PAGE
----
So when a vacant restaurant property became available in the up-and-coming neighborhood, Omsky teamed up with Steven Haigh and chef Michael Lewis, who both hailed from izakaya-inspired micro-chain Zuma, to create KYU. Omsky financed the project, while Haigh and Lewis helmed the day-to-day operations with other Zuma alums, including manager Lizzy Maynes, joining the team, too. Omsky says it took a few months to build momentum, but KYU quickly won fans from Miami and much farther afield with its eclectic menu and welcoming atmosphere. It was even nominated for the James Beard Foundation’s award for Best New Restaurant in 2017.
“We get [everyone] from suits to skateboards,” Omsky says. “We’ve got all the artists from Wynwood, and we’ve got all the business people that had started developing Wynwood.”
Pronounced like the letter “Q,” the name itself is a nod to the restaurant’s focus on Japanese-style grilling, namely the process (barbecue) and its quintessential accompaniment (yakiniku sauce). Chef Raheem Sealey, another recruit from Zuma, started as a sous chef when the restaurant first opened and has since become the brand’s executive chef, leading its culinary program across both current and future locations.
The Japanese wood-fired section of the menu includes beef tenderloin and Korean-fried chicken, as well as locally sourced seafood like roasted grouper and Florida snapper. Other entrées include smoked meats like duck breast burnt ends and wagyu beef brisket with black shichimi peppers, plus chilled dishes like tuna tataki and sliced hamachi. Appetizers and veg-forward sides round out the food menu, while craft cocktails with an Asian twist—think the Wynwood Mule with smoked pineapple and the Spicy Shiso Sour with a Thai chile tincture—shine on the beverage menu.
Omsky says this wide variety ensures every guest can find something appealing at KYU. It’s also made the restaurant an attractive concept for expansion. Where most budding concepts build around their homebase, KYU left not just Miami and Florida but rather the whole U.S. to open its second outpost in Mexico City. Again it was a combination of favorable conditions that led to expansion. This time, the brand partnered with a multiunit restaurateur in Mexico who also happened to be a huge KYU fan. The second location, which opened last August, has since split from the Miami original; Lewis, Haigh, and Maynes were bought out of the first location but will run the Mexico City unit under their newly formed Scotch and Bacon Hospitality Group.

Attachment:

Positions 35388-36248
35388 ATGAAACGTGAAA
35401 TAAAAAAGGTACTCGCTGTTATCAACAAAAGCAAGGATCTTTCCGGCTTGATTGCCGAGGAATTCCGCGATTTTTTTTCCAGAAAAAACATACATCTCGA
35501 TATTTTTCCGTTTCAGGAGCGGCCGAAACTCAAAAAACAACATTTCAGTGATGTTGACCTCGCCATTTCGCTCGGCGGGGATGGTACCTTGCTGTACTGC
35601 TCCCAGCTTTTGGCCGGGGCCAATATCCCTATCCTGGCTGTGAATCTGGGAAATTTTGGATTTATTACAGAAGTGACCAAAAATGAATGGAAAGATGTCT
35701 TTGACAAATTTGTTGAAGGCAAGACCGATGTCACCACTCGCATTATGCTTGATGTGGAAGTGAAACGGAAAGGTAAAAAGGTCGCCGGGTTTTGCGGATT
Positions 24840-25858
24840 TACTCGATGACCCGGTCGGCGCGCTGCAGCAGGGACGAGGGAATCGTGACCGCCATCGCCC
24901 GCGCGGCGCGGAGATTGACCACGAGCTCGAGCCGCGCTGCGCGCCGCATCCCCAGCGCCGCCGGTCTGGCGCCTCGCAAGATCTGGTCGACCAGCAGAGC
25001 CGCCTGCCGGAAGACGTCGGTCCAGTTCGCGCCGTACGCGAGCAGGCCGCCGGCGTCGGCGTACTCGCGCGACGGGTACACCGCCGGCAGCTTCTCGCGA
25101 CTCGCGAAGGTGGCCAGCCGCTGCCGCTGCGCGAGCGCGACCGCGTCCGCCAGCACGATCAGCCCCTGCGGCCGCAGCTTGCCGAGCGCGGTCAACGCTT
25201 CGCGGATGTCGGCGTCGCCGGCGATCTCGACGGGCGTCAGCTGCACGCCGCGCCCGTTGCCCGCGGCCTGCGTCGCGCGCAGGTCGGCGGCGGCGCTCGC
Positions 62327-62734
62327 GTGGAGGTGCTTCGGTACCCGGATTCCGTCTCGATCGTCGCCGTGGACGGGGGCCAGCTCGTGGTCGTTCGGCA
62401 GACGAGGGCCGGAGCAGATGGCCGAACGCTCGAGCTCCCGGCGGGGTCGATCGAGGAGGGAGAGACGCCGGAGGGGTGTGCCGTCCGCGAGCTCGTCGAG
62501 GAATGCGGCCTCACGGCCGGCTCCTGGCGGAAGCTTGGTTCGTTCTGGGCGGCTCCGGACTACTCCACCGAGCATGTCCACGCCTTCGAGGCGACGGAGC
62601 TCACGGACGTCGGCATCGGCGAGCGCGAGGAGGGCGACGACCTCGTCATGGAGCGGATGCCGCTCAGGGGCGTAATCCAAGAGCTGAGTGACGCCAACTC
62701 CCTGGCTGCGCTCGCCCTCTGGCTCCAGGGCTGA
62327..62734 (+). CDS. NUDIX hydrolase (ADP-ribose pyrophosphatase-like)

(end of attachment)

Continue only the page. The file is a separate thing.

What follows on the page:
The change in ownership was precipitated by a new partnership with Reuben Brothers, a U.K.-based firm that is owned by one of the wealthiest families in Britain. This injection of capital plus an existing pipeline of properties opens the door to many more markets.
“The Reuben family is one of the biggest real estate owners in the world, especially in hospitality. They’ve always loved KYU,” Omsky says. “They own the Surrey in New York, the Baglioni [Hotel Luna] in Venice, the Palma in Capri. … So they can basically pick and choose where they want to open up in the most perfect sites.”
Although the team doesn’t have a specific number of locations in mind just yet, Omsky does anticipate the brand growing in both the U.S. and overseas. For starters, KYU is slated to open in New York City this fall, and restaurants in London and Las Vegas may not be too far behind.
Omsky adds that the brand has also been approached by potential partners in Washington, D.C., Chicago, and Nashville, Tennessee, though moving forward with such agreements would depend on whether KYU elects to go the franchising route.
Regardless of where or how quickly the brand grows, Omsky stresses that KYU will stay true to the values and high standards that have made it so successful in the first place.
“We are not going to become this mega brand where we’re going to have 500-seat restaurants and lose our identity or our vibe—that’s not where we’re going,” Omsky says. “But we are going to continue to make amazing restaurants with amazing quality. We are not taking any shortcuts when it comes to the quality of the food.”